Graphic: Evanka Williamson
From Mobb Deep’s The Infamous to Kelela’s Take Me Apart, here are 11 rap and R&B albums to get you through COVID-19 quarantine over the upcoming weeks.
Consuming music is a universal act, and it can set the scene for any sort of activity imaginable. Unfortunately, the spread of COVID-19 (coronavirus) has drastically reduced the number of things we can do outside of the comfort of our homes. People have been quarantined in their home now for more than a month. And it doesn’t seem like the end is coming song. Spring has officially sprung outside; and being outside to enjoy it could be life-threatening.
In times like these, talk of media of any kind can feel frivolous. More and more people are dying or being displaced every day and elected officials care more about reinflating the stock market than catering to the people they’re supposed to be serving. Anxiety is running high. Anything we can use to combat our own anxiousness is key to our survival; music is undoubtedly a part of that process.
Music isn’t just meant to pass the time or have fun. Music gives us comfort when we’re trapped in our own minds; it can make us feel less alone when we’re introverted or when we’re feeling introspective. Here are 11 albums to help you get through coronavirus quarantine over the coming weeks and months, featuring appearances from Mobb Deep, MF DOOM, Ari Lennox, and more.
Mobb Deep — The Infamous… (1995)
Released on April 25, 1995, Mobb Deep’s sophomore album, The Infamous, brought a winter chill to the middle of the spring season. Havoc and Prodigy depict the coldness of their surroundings with dead-eyed detail; in their world, gunshots make you levitate (“Shook Ones, Pt. II”) and there aren’t enough bottles to “Drink Away The Pain.” Havoc and Q-Tip’s beats echo off the project walls and wind tunnels they soundtrack as the “official Queensbridge murderers” wrote rhymes to cut through the stress.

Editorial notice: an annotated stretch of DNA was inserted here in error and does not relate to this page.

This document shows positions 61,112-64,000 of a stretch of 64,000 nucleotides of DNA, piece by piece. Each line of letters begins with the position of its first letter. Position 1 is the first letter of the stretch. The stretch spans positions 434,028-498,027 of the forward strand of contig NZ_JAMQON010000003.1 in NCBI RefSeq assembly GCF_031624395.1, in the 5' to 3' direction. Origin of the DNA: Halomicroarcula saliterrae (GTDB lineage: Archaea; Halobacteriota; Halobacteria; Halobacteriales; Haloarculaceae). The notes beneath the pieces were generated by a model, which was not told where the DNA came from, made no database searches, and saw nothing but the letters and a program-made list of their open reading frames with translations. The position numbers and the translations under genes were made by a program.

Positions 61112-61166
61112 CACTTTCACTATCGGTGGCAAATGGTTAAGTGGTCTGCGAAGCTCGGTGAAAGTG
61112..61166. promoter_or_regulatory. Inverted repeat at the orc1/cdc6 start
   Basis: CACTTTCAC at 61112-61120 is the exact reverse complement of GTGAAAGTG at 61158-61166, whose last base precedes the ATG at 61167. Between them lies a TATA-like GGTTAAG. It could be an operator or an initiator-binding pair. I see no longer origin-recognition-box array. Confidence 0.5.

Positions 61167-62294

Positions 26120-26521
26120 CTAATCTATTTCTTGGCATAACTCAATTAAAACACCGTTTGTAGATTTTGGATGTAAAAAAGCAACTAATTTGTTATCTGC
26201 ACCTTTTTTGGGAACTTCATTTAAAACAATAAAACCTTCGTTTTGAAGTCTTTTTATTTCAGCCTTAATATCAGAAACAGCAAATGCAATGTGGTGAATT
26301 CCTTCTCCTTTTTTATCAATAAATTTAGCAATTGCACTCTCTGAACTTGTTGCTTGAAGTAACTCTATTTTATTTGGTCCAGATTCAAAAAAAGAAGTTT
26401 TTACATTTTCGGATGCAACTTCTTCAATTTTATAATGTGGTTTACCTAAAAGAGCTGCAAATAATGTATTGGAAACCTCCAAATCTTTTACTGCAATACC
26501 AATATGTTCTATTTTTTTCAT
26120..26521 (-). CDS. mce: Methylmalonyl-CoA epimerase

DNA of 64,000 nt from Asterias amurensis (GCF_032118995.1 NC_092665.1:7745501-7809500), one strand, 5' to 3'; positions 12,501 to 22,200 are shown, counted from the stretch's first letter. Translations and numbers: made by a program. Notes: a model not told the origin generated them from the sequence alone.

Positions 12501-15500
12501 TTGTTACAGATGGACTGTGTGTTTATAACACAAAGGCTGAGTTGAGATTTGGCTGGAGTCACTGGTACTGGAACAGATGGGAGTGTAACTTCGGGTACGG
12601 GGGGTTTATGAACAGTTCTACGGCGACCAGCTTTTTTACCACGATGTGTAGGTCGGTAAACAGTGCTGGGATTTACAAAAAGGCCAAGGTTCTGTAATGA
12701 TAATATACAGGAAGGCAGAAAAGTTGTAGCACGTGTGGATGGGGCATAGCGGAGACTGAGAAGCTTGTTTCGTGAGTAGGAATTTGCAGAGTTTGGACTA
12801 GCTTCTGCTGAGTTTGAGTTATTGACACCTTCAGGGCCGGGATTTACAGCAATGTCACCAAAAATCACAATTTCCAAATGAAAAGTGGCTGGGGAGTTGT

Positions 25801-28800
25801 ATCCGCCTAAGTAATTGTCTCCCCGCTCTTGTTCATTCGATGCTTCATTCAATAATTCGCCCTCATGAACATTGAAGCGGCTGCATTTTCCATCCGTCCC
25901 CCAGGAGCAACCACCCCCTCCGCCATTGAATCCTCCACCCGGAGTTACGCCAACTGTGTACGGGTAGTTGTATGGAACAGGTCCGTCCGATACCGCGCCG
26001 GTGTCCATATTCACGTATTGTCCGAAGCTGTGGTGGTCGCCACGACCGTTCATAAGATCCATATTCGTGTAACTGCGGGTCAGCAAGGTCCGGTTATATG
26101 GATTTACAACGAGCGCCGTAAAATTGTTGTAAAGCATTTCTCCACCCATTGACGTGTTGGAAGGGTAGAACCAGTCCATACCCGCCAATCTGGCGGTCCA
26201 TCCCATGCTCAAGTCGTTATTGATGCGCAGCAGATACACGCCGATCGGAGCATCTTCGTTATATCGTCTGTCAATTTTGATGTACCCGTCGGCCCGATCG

Madvillain — Madvillainy (2004)
Any supervillain worth their salt values seclusion above all else. MF DOOM works best from the shadows — a relic of hip-hop’s golden age scorned and left for dead by the industry who rose in a new form. Madvillainy, his collaboration with the California loop digga Madlib, under the name Madvillain, is considered his most potent broadcast yet. The project was put together with the two rarely in the same room together and its results speak to the efforts of two creative wizards conjuring magic behind-the-scenes. Madvillainy is the result of two rap introverts trying their hands at extroversion.